Welcome Anon.
We're glad you're staying curious about the future of crypto and tech.

Let's dive into a reality check.

Saving money has little to do with becoming wealthy or financially independent in this new tech-driven economy.

Turning down the thermostat to save a few bucks off your energy bill will not make you rich.

Buying the generic brand of cola vs Coca Cola will not boost your retirement account in the next 3 years – especially if you need 10+ years of compounding interest to "catch up".

Inflation is destroying idle cash that is not being put to work every day.

The dollar of today will buy fewer goods tomorrow, as seen across food, real estate, and energy.

Wealth is about putting what you have to work into opportunities that meet or exceed your goals.

This is what investing is about – which is different from saving.

So you found an extra $356.23 a month by cutting back expenses. Bravo.

Now what?

What will you do with the $356.23/month in savings to fund your wealth/ retirement/ income goals?

And how long before inflation ravages your "savings" exercise from $356.23 to $210.34 to less than $100/month?

Meaning the rent goes up, food costs more, energy costs more, and anything else your lifestyle needs increases.

The mental energy it takes to become a "coupon-cutting-cost-savings-ninja" is better served by becoming a modern wealth-strategist.

Researching ways to grow wealth through business, investments, and/or the strategic guidance of a fiduciary advisor is time better spent.

Unfortunately, most fail to see that "cutting expenses" is not the same as "growing wealth".

Compounded growth doesn't appear out of thin air.

It only comes from putting money to work.

Savings (i.e. cutting expenses) with no growth plan is the death of a thousand cuts.

Alive and dying simultaneously.

Let's look at some pretty graphs to see how the middle-class are financially alive and dying.

https://www.businessinsider.com/meet-american-middle-class-definition-income-range-debt-lifestyle-characteristics-2022-4#the-typical-middle-class-american-makes-between-about-30000-to-90000-1

From 2010 to 2020, the middle-class median income went up roughly $10K, from nearly $80K to $90K.

That's a $1,000 per year raise.

Most didn't see the impact of that "raise" as the cost of living increased by more than $1,000+.

Compared to the upper-class, median income went up by roughly $134K!
From about $185K to over $219K+.

Or $13,400+ per year.
13.4X greater income increase than the middle-class.

And we're willing to bet this growth didn't happen because they decided to start buying bulk groceries at Sam's Club, eating out only once a month, and skipping their daily Starbucks addiction.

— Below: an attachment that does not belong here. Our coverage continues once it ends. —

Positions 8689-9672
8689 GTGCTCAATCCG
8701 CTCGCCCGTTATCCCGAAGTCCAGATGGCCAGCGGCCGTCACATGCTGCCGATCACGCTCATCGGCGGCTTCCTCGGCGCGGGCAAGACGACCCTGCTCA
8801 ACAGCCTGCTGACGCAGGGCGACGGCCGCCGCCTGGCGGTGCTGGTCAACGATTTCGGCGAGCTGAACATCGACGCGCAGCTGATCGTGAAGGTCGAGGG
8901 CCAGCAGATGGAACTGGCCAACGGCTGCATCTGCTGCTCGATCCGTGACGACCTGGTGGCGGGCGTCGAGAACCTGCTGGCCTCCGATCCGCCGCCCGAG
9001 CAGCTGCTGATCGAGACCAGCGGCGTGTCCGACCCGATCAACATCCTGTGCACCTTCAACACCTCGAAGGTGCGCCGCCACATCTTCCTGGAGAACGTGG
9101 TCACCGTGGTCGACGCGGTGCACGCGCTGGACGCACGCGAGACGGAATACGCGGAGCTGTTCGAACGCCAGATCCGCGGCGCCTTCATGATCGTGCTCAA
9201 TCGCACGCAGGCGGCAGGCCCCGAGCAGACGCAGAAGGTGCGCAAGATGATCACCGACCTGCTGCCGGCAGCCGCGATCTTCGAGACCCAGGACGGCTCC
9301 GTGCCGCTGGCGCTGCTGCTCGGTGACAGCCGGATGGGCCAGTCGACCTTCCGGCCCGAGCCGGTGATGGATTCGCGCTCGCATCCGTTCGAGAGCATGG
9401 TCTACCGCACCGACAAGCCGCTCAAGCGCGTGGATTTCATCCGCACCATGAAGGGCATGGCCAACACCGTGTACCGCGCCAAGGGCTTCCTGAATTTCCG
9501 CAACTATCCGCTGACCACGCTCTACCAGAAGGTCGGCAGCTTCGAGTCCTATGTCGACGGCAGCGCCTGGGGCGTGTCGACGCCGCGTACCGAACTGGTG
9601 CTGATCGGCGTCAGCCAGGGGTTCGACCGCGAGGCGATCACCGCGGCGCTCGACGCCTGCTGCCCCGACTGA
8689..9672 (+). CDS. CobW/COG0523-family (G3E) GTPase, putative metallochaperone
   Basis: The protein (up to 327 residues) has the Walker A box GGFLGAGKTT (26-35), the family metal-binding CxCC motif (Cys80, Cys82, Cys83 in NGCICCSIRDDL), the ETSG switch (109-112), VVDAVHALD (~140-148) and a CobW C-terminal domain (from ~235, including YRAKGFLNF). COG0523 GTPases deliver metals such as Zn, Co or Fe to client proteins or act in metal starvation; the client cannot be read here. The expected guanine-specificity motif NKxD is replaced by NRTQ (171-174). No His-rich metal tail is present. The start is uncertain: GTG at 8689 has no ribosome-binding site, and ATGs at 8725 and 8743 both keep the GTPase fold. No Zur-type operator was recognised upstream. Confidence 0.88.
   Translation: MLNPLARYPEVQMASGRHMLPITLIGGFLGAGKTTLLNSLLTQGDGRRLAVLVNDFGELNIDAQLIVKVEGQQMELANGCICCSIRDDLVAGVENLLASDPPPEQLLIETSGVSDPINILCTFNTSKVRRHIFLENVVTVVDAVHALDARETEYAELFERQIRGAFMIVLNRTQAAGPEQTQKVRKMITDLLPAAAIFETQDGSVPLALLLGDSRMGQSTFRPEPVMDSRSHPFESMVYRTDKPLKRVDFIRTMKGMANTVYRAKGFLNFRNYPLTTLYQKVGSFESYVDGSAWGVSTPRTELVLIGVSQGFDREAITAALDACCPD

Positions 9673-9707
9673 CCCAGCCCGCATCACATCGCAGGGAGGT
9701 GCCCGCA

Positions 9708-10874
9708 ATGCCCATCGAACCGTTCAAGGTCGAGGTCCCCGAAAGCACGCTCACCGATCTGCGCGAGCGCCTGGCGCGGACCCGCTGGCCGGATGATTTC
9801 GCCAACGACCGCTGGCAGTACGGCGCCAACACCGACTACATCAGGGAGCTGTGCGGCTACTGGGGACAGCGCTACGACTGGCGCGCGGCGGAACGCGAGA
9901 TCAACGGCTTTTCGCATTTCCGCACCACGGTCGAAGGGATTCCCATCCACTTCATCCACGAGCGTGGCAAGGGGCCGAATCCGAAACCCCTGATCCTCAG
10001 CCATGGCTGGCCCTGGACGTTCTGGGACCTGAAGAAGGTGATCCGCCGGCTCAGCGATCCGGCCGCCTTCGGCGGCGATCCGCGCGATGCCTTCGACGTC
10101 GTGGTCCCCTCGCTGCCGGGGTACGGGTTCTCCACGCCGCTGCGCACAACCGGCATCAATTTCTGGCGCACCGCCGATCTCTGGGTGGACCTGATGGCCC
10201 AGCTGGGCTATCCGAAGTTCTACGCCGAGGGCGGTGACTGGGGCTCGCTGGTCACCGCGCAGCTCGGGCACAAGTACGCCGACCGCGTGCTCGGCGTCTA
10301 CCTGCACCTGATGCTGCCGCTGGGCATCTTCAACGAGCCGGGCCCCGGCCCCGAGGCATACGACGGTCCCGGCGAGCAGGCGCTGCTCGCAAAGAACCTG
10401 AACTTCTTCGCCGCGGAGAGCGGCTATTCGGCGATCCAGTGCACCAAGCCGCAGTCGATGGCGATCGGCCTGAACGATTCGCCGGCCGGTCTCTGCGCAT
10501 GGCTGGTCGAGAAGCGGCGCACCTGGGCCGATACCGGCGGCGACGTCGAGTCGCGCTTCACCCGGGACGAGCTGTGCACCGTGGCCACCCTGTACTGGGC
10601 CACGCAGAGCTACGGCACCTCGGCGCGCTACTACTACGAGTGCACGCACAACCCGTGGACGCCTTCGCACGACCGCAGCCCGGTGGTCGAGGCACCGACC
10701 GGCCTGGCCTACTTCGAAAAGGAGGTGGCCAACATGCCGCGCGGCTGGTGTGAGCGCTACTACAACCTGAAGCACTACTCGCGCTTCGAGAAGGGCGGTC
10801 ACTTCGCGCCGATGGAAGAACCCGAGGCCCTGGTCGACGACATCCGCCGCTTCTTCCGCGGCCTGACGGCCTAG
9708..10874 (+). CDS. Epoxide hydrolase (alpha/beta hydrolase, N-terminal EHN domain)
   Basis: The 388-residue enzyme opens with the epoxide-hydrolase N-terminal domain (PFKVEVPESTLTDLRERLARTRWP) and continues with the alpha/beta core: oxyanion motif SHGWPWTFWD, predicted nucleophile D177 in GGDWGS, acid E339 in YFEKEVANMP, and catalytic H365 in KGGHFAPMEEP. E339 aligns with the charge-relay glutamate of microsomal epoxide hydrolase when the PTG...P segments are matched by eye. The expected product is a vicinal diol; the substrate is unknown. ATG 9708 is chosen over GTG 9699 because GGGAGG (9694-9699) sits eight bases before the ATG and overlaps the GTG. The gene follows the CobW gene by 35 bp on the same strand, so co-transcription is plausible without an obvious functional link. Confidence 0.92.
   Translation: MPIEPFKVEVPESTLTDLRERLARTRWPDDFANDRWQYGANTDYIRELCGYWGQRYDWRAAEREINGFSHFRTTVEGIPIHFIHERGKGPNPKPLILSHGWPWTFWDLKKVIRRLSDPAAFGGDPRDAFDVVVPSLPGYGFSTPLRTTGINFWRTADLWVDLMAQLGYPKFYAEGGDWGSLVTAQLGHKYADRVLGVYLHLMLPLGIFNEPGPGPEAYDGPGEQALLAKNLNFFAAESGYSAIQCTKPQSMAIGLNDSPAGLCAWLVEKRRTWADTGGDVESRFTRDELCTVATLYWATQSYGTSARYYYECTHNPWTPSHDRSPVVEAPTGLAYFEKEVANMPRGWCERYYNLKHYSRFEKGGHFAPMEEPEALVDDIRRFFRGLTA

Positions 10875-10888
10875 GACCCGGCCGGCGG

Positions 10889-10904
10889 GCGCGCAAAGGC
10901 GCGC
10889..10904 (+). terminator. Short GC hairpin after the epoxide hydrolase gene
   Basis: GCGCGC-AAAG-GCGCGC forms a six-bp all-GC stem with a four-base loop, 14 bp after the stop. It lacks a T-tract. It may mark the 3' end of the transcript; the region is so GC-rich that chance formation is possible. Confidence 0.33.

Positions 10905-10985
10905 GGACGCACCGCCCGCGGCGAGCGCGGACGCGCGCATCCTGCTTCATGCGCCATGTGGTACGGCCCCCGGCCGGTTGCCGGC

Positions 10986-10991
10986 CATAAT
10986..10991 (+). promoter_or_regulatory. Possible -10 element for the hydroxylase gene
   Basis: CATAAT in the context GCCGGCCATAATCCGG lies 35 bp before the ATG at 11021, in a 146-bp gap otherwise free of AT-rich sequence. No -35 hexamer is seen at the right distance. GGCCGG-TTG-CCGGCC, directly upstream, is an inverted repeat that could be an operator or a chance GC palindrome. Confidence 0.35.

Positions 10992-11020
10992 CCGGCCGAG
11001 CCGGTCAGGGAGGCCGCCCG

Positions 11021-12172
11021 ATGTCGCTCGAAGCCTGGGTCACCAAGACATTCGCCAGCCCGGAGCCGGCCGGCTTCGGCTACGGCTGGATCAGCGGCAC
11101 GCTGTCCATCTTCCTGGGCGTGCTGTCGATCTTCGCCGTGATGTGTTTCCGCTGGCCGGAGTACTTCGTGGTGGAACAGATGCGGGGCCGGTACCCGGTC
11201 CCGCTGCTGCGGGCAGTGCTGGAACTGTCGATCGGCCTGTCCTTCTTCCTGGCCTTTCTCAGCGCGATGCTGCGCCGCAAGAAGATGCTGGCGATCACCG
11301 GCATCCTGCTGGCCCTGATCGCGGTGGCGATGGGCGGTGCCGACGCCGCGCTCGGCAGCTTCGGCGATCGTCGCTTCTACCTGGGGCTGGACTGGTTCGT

The history of the "have" vs the "have-nots" is a brutal and bloody timeline.

It fuels wars, uprisings, extreme dictatorships, depressions, populist movements, freedom revolts, and instability spanning decades.

As history repeats itself – here we are.

Since 1971, low income households (under $30K crowd) have risen by 4%.

Middle income households ($30K - $90K crowd) have decreased by 11%.

Upper income households ($185K+ crowd) have increased 7%.

Meaning of the 11% that left the middle class... about 36% downgraded into low-income households, and 64% made an upgrade into the upper-income bracket.

Outside of catastrophic life events, upgrades and downgrades are a series of personal choices that produce either favorable or dismal results.

The middle-class are debt-heavy, cash-strapped, and can't seem to cut expenses fast enough to save them from their stressful fate of being unprepared to live a comfortable life beyond their 60's.

Let's add another cold-splash of reality.

About 50% of women ages 55 to 66 have no personal retirement savings, compared to 47% of men.

https://www.census.gov/library/stories/2022/01/women-more-likely-than-men-to-have-no-retirement-savings.html

Not sure how Social Security will reconcile this math.

Nearly half of the population needs financial support as they phase out of their working years.

As for the inflation reality, here are a few scenarios to consider...

1) Interest rates go up and asset prices continue to go down. People cut back on buying, companies halt hiring and start laying off thousands, a recessionary period emerges.

2) Interest rates stabilize and assets stabilize (and soothes the pain for a season).

3) Interest rates go up and inflation continues to be high. The wealth gap turns into the wealth Grand Canyon that the low-to-middle class can't cross.

This is why we created Alt Monie.

To research alternative money opportunities powered by the internet evolution.

And to make crypto trend forecasts accessible to those who want to proactively avoid the middle-class fate and upgrade their life to its fullest potential.

For our premium subscribers, let's deep dive and discover what the crypto market has been up to since the last post...

Bitcoin's Trend

Week 18 of 52

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